When an Ohio couple gets a divorce, they will inevitably face myriad challenges as they go through the process. These are exacerbated if it is a couple with substantial assets. A high-asset divorce may have disputes over a business, bank accounts, real estate holdings, retirement accounts, collectibles and other valuable areas of property division. Support is also a consideration for couples with major assets. In many of these cases, there was a prenuptial agreement. Even with that, disputes can arise as to whether it is enforceable. Whether it is from the perspective of the spouse who brought the assets into the union or the less fortunate spouse, having legal protection to assess the available options is key.
Key legal points about prenuptial agreements
When a prenuptial agreement is a topic for dispute in a divorce, there are several key factors that must be considered. A common cause for calling the agreement into question is if it is valid and enforceable. For it to be considered valid and enforceable, it must have been agreed to willingly. Fraud, coercion or duress could not have been used to get the person to sign. The full breadth of information regarding the assets must have been disclosed from the start. These must be understood in value, nature and extent. Finally, the terms cannot give benefit if there is a divorce. For the person who would be at a disadvantage by signing the agreement, her or she must have had a chance to discuss it with independent counsel before signing.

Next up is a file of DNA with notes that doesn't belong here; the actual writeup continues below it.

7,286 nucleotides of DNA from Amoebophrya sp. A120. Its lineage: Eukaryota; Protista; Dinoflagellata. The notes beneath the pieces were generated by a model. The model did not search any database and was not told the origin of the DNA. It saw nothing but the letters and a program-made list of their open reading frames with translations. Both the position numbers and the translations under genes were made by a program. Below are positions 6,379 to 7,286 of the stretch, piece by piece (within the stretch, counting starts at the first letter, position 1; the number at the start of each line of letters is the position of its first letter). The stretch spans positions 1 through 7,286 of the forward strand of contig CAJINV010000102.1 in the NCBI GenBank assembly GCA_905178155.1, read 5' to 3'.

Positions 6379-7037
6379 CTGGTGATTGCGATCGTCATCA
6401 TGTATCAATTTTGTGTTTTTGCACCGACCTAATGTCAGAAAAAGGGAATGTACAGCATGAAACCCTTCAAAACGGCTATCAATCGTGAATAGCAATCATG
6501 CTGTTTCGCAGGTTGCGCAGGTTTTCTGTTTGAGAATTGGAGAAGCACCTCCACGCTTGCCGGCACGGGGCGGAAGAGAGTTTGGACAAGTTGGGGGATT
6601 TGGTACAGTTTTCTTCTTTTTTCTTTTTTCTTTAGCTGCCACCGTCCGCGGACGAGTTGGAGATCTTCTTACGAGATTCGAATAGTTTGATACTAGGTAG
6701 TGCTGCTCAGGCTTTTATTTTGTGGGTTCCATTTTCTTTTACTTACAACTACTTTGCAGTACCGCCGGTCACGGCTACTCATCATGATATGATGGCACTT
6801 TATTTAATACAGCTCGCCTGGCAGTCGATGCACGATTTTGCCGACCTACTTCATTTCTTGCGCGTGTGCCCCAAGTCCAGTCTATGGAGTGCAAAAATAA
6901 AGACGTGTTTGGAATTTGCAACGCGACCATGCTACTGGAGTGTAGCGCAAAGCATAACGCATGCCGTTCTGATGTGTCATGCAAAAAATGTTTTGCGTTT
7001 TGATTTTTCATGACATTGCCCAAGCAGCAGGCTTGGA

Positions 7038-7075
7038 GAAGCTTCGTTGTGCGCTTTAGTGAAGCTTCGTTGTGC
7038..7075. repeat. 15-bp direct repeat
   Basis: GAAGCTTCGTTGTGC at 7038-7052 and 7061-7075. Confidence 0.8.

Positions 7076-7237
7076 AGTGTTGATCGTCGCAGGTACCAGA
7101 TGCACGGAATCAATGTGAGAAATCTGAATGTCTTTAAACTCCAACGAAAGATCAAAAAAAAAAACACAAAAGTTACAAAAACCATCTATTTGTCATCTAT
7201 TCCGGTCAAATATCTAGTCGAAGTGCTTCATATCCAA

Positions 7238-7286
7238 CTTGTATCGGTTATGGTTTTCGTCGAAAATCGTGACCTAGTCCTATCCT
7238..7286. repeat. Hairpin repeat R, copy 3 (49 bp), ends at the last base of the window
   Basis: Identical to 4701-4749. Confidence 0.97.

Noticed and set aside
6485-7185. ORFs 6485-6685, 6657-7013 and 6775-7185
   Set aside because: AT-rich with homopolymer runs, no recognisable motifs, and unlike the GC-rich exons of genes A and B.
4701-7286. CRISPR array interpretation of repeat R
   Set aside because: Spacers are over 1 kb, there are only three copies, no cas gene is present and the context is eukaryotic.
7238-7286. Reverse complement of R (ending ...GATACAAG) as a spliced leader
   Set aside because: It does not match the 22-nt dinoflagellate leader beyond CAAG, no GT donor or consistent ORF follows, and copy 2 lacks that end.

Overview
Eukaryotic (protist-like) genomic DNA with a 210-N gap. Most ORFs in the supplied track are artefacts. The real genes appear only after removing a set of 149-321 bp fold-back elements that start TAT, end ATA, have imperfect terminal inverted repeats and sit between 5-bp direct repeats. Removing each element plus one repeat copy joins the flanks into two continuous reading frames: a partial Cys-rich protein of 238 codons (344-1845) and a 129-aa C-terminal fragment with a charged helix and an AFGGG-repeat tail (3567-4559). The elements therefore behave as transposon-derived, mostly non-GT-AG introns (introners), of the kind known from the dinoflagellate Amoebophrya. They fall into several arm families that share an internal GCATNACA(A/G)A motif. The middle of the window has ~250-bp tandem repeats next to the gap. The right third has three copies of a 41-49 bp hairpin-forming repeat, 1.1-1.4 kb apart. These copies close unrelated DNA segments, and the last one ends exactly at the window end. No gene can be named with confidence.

It is important to understand “disproportionate results.” This means that if, due to the agreement, the person receives disproportionately less than he or she would have if equitable distribution was the determining factor, then the side that claims the prenuptial agreement to be valid has the burden of proof to show that full disclosure was given before it was signed. If fraud or duress is alleged, the side challenging the agreement has the burden of proof. If the request to sign the agreement was given within a short time prior to the wedding and there would be problems due to families arriving for the wedding and similar considerations if it was postponed, then this could be construed as coercion.
The complexities of prenuptial agreements warrant experienced guidance
A divorce is enough of an emotional and personal upheaval on its own without worrying about how a prenuptial agreement will impact the settlement. While some cases are easily navigated and the agreement holds up, that is not always the case. Having guidance and advice from professionals who are dedicated, committed and have integrity to serve their clients can be a fundamental part of achieving a satisfactory resolution whether it is the person who had the bulk of the assets entering the marriage or the person who did not. Contacting a family law firm for advice is a wise first step.